Two candidates are in the race for the seat, each raising more than $100,000 since the start of the campaign, according to the latest financial disclosure reports.

Jesse Hamilton, a Crown Heights resident and the current district leader in Assembly District 43 — which partially overlaps with District 20 — is running with the support of Brooklyn Democratic party chairman Frank Seddio, the service workers’ union 32BJ and Adams himself.

Hamilton’s campaign has more than $88,000 in cash on hand, according to this month’s financial filings, with the single largest contribution coming from the real estate company Roth and Sons Management, which gave $6,500.

Rubain Dorancy, an attorney, former teacher and Department of Education administrator, is also running for the seat, picking up an endorsement from the powerful health care workers’ union 1199 SEIU last week.

Dorancy raised more money overall than Hamilton, but has also spent more. His latest filings show about $66,000 in cash on hand, with more than $95,000 in expenses, $75,000 of which are listed as “unitemized.”

Dorancy’s campaign said the unitemized filings were an oversight due to a recent staff change and that they are working to correct the mistake.

“We are committed to a fully transparent campaign,” a spokeswoman said.

On Monday, his campaign hit another snag when Hamilton filed a lawsuit alleging Dorancy does not live in the district, something Dorancy called a "distraction," according to the New York Observer.

A former third candidate in the race, Demetrius Lawrence, has suspended his campaign this month for the District 20 seat. In an email, Lawrence said he will still be “out and about throughout the community advocating for the constituents’ needs and concerns.”

Assembly District 60 | Vacated by Inez Barron

Inez Barron left her seat in January after being elected to the City Council, replacing her husband. Now Charles Barron is hoping he can make it a family affair yet again by taking over his wife's seat in the state Assembly.

Outspoken Barron, who left the council because of term limits, twice ran for Congress, losing to Ed Towns in 2006 as well as Towns' successor Hakeem Jeffries in 2010.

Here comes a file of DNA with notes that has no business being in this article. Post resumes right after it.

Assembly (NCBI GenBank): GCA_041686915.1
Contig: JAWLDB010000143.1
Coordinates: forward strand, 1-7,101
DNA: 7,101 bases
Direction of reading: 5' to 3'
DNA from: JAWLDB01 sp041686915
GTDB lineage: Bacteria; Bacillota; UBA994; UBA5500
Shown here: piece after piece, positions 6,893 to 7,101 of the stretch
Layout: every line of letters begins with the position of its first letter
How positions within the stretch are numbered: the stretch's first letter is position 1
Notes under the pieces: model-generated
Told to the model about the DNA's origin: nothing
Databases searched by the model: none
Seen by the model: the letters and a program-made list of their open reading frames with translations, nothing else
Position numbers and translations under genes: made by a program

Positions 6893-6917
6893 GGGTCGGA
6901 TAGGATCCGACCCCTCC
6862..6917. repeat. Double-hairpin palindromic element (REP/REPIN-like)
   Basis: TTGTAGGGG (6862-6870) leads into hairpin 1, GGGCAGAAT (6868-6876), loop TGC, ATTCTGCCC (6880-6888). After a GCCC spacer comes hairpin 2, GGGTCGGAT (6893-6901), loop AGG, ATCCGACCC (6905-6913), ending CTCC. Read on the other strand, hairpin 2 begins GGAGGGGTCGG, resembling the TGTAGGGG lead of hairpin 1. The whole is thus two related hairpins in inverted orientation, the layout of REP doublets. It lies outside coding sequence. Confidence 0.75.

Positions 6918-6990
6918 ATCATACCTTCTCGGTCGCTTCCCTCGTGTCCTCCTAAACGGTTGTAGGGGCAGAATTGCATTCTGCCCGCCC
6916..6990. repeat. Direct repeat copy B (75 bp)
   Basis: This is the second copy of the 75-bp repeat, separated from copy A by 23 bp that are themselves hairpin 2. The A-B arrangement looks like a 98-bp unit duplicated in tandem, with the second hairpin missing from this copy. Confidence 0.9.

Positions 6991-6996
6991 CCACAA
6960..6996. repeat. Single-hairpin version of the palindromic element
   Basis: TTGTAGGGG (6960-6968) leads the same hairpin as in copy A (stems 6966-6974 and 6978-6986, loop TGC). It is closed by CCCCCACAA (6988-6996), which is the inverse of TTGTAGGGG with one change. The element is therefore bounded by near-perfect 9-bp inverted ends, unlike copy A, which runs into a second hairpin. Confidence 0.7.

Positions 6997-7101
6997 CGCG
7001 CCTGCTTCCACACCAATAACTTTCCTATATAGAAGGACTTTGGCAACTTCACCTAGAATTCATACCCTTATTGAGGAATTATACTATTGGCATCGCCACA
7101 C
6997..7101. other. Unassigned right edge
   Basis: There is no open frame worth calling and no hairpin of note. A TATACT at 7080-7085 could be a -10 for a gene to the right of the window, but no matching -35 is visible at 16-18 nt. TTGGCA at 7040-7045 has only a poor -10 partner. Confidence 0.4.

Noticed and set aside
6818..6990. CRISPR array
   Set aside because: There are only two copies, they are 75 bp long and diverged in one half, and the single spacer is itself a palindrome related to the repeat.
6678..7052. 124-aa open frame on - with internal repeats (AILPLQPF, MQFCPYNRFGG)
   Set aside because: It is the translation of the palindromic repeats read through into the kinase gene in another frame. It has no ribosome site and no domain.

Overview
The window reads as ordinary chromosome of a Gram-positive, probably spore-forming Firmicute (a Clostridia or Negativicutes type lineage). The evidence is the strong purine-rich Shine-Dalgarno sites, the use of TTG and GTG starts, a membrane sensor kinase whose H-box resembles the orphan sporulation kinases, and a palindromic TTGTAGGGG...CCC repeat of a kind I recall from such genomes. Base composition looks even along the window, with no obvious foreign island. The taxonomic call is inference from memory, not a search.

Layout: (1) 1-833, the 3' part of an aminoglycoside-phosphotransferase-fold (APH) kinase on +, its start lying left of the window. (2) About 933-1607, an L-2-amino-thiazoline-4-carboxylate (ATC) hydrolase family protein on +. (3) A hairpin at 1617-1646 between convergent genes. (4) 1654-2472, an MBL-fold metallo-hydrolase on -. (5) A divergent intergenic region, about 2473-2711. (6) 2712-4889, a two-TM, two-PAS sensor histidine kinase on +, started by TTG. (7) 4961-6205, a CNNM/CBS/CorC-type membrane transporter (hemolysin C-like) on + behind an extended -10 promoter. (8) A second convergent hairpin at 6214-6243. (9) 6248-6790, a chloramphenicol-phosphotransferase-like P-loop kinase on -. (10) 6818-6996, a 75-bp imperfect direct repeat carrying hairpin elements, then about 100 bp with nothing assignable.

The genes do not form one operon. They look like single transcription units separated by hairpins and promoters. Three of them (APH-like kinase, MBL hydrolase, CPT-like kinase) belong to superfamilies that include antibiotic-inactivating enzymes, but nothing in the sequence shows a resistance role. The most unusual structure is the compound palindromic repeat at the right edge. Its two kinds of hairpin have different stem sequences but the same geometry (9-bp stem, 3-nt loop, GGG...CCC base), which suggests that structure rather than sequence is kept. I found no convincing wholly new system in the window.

Now running for the 60th Assembly seat in East New York, Barron raised more than $17,000 in contributions, and has $11,260.98 on hand, according to his latest filings.

He has not yet had any official endorsements, though his wife is presumably supporting his campaign.

Barron's main opponent in the September primary is Christopher Banks, co-founder of nonprofit East New York United Concerned Citizens and a former member of Brooklyn's Community Board 5. 

Banks was endorsed by Jeffries in his previous council run against Inez Barron, as well as Brooklyn Democratic chairman Frank Seddio, and Assemblyman Walter Mosley, as well as the LAMBDA Independent Democrats of Brooklyn, the borough's biggest LGBT political organization.

According to his latest filings, Banks raised more than $20,000, including a $1,000 donation from the Real Estate Board of New York, and has $15,850.28 on hand.

James Tillman, also running for the seat, once worked for Diane Gordon, a former assemblywoman imprisoned in 2009 on bribery charges. Tillman raised $4,215, with $4,163.85 on hand.

Assembly District 54 | Vacated by Rafael Espinal

Newly-minted City Councilman Rafael Espinal left his seat in January, and now the man he replaced in the council wants to replace him in the Assembly.

Erik Dilan, who was term-limited out of his City Council seat last year, will run for the Bushwick and East New York seat in September's primary to fill Espinal's vacant seat.

Dilan's father, Martin Dilan, represents the area as state senator.

Dilan has $54,883.06 cash on hand, according to his latest filing. He received a $2,000 donation from the Neighborhood Preservation PAC, a landlord-sponsored political action committee, and $4,100 from Workforce Housing Advisors, a housing rehabilitation group.

The former councilman's most prominent opponent is Kimberly Council, an East New York activist who ran against Espinal for the City Council seat, losing both in the Democratic primary and the general election on the Working Families Party line.

Council is supported by health care workers union 1199 SEIU, and has $13,124, including a $500 donation from former Rep. Ed Towns.

A third candidate, Cyril Joseph, is also running but has not yet raised any money.

Assembly District 59 | Vacated by Alan Maisel

So far just one candidate has filed financial disclosure forms with the state for the vacant seat in Assembly District 59, which represents parts of Bergen Beach, Mill Basin and Canarsie.

Former Assemblyman Alan Maisel won his race for City Council last year, and community activist Roxanne Persaud announced her candidacy in January, and is backed by Frank Seddio's Thomas Jefferson political club.

Persaud has $34,573.93 on hand, according to her filings.